When it comes to the use of non-professionals in live performance areas, funding bodies often require community or other participation as part of grant requirements. Equity has guidelines that outline conditions of engagement when that is appropriate. Through our collective agreement, employers are required to consult with us first before using non-professionals, but there are new companies outside the collective agreement which can slip through the net.
Recently, companies using unpaid labour have won an Olivier Award and an Evening Standard Award. It is clearly a concern when the use of unpaid or low-paid non-professionals can occur, outside Equity’s guidelines and agreements, in the heart of the industry, and can lead to awards being won.
This can occur because, since the demise of the closed shop, there are now unionised companies and non-unionised companies. Non-unionised companies can achieve artistic excellence but, in Equity’s opinion, compete unfairly in the marketplace with the unionised companies, which maintain decent employment standards appropriate to their sector.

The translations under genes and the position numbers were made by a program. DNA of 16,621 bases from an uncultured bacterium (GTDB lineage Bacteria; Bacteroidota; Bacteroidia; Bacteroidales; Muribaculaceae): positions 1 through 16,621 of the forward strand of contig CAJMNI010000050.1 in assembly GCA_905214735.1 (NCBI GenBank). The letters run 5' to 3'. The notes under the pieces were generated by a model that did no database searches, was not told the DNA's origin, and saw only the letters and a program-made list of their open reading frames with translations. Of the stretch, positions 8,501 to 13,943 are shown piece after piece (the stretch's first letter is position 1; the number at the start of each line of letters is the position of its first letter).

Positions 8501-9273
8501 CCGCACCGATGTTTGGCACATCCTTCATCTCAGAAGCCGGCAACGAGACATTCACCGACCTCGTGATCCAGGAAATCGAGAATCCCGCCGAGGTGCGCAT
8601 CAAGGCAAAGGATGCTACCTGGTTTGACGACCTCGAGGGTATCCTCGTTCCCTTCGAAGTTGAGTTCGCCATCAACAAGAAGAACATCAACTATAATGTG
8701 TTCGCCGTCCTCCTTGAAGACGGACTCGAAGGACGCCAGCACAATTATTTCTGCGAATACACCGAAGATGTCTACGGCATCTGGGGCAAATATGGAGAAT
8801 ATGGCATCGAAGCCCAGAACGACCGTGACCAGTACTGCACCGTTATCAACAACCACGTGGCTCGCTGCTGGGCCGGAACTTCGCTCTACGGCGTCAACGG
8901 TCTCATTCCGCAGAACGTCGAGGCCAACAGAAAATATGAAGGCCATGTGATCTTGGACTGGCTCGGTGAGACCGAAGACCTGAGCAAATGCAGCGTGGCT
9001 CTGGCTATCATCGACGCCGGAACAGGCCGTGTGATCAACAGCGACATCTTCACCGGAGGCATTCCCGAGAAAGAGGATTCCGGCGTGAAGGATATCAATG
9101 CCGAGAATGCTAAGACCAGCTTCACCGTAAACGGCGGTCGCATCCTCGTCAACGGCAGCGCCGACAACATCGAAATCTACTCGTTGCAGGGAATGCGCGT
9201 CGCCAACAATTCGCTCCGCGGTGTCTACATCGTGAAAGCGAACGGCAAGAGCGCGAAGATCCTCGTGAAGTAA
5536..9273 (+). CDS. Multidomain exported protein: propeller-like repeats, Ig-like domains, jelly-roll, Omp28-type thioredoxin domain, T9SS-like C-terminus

In relation to reality TV, those productions that are competitions often argue that they are exempt from the NMW, but this is not clear. In relation to student film productions, they should be paying the actors they use.
The NMW, of course, is not the rate Equity believes should be paid in any case. It is simply the minimum amount that must be paid to workers in live performance and recorded media, outside the areas covered by the union’s collective agreements with management bodies and some individual employers.
Beyond the no-pay debate, there is a concern that in some areas there are offers of professional work at rates less than the Equity agreement rate. These are the rates that are not on an Equity contract. ‘Why?’, members ask. The answer is that Equity is not an arm of the government or a professional accreditation body regulating the whole industry. Equity is an independent trade union organising professional workers to ensure sectors are unionised, complete with union agreements.